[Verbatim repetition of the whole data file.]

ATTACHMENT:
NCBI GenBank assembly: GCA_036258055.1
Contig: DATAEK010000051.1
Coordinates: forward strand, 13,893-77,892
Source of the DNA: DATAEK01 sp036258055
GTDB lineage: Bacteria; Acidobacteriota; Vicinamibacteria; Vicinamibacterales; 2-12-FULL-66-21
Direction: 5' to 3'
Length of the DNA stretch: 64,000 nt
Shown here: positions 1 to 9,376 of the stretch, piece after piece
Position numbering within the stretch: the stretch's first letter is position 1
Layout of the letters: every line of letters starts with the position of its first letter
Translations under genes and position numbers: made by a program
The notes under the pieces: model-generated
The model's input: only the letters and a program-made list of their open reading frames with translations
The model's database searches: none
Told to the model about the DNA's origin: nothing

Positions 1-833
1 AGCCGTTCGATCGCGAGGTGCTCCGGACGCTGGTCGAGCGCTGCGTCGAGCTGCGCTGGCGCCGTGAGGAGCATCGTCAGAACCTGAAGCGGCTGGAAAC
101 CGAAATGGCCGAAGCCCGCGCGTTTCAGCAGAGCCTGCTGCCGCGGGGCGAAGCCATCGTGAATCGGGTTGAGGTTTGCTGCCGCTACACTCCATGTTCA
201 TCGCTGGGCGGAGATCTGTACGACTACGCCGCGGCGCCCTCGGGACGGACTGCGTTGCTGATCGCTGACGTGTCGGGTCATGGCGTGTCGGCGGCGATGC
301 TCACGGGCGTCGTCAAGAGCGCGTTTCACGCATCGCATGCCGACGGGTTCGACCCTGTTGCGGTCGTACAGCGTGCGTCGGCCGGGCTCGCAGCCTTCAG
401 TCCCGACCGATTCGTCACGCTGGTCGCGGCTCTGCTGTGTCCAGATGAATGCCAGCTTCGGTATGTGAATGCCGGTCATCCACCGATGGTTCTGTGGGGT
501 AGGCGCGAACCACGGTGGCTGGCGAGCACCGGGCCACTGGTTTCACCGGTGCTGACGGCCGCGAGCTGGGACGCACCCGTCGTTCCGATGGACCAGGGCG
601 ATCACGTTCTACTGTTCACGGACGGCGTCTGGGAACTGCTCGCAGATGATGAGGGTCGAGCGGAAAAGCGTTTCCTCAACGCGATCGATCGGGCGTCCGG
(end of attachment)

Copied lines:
NCBI GenBank assembly: GCA_036258055.1
Contig: DATAEK010000051.1
Coordinates: forward strand, 13,893-77,892
Source of the DNA: DATAEK01 sp036258055
GTDB lineage: Bacteria; Acidobacteriota; Vicinamibacteria; Vicinamibacterales; 2-12-FULL-66-21
Direction: 5' to 3'
Length of the DNA stretch: 64,000 nt
Shown here: positions 1 to 9,376 of the stretch, piece after piece
Position numbering within the stretch: the stretch's first letter is position 1
Layout of the letters: every line of letters starts with the position of its first letter
Translations under genes and position numbers: made by a program
The notes under the pieces: model-generated
The model's input: only the letters and a program-made list of their open reading frames with translations
The model's database searches: none
Told to the model about the DNA's origin: nothing

Positions 1-833
1 AGCCGTTCGATCGCGAGGTGCTCCGGACGCTGGTCGAGCGCTGCGTCGAGCTGCGCTGGCGCCGTGAGGAGCATCGTCAGAACCTGAAGCGGCTGGAAAC
101 CGAAATGGCCGAAGCCCGCGCGTTTCAGCAGAGCCTGCTGCCGCGGGGCGAAGCCATCGTGAATCGGGTTGAGGTTTGCTGCCGCTACACTCCATGTTCA
201 TCGCTGGGCGGAGATCTGTACGACTACGCCGCGGCGCCCTCGGGACGGACTGCGTTGCTGATCGCTGACGTGTCGGGTCATGGCGTGTCGGCGGCGATGC
301 TCACGGGCGTCGTCAAGAGCGCGTTTCACGCATCGCATGCCGACGGGTTCGACCCTGTTGCGGTCGTACAGCGTGCGTCGGCCGGGCTCGCAGCCTTCAG
401 TCCCGACCGATTCGTCACGCTGGTCGCGGCTCTGCTGTGTCCAGATGAATGCCAGCTTCGGTATGTGAATGCCGGTCATCCACCGATGGTTCTGTGGGGT
501 AGGCGCGAACCACGGTGGCTGGCGAGCACCGGGCCACTGGTTTCACCGGTGCTGACGGCCGCGAGCTGGGACGCACCCGTCGTTCCGATGGACCAGGGCG
601 ATCACGTTCTACTGTTCACGGACGGCGTCTGGGAACTGCTCGCAGATGATGAGGGTCGAGCGGAAAAGCGTTTCCTCAACGCGATCGATCGGGCGTCCGG